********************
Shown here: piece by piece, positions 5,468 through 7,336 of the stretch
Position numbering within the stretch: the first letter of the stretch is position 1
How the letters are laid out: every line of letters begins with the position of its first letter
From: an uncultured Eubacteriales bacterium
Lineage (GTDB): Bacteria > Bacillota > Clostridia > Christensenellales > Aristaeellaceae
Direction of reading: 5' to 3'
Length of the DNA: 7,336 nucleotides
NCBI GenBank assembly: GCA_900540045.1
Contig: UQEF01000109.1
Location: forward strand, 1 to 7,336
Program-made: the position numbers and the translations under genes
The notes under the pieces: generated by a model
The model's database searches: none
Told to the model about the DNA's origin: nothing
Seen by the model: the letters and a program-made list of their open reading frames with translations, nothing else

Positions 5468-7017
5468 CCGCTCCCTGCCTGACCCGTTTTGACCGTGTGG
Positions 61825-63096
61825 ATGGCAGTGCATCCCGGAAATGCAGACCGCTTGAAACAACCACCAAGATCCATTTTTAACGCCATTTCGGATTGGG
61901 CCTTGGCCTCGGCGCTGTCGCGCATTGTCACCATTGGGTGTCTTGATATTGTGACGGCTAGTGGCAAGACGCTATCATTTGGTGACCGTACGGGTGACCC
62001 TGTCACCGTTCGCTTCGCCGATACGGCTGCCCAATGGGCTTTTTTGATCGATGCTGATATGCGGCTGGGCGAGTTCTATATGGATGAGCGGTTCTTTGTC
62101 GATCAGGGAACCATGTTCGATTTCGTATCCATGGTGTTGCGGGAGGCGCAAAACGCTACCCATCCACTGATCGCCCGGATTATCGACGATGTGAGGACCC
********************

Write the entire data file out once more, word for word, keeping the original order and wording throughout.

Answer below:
Shown here: piece by piece, positions 5,468 through 7,336 of the stretch
Position numbering within the stretch: the first letter of the stretch is position 1
How the letters are laid out: every line of letters begins with the position of its first letter
From: an uncultured Eubacteriales bacterium
Lineage (GTDB): Bacteria > Bacillota > Clostridia > Christensenellales > Aristaeellaceae
Direction of reading: 5' to 3'
Length of the DNA: 7,336 nucleotides
NCBI GenBank assembly: GCA_900540045.1
Contig: UQEF01000109.1
Location: forward strand, 1 to 7,336
Program-made: the position numbers and the translations under genes
The notes under the pieces: generated by a model
The model's database searches: none
Told to the model about the DNA's origin: nothing
Seen by the model: the letters and a program-made list of their open reading frames with translations, nothing else

Positions 5468-7017
5468 CCGCTCCCTGCCTGACCCGTTTTGACCGTGTGG
Positions 61825-63096
61825 ATGGCAGTGCATCCCGGAAATGCAGACCGCTTGAAACAACCACCAAGATCCATTTTTAACGCCATTTCGGATTGGG
61901 CCTTGGCCTCGGCGCTGTCGCGCATTGTCACCATTGGGTGTCTTGATATTGTGACGGCTAGTGGCAAGACGCTATCATTTGGTGACCGTACGGGTGACCC
62001 TGTCACCGTTCGCTTCGCCGATACGGCTGCCCAATGGGCTTTTTTGATCGATGCTGATATGCGGCTGGGCGAGTTCTATATGGATGAGCGGTTCTTTGTC
62101 GATCAGGGAACCATGTTCGATTTCGTATCCATGGTGTTGCGGGAGGCGCAAAACGCTACCCATCCACTGATCGCCCGGATTATCGACGATGTGAGGACCC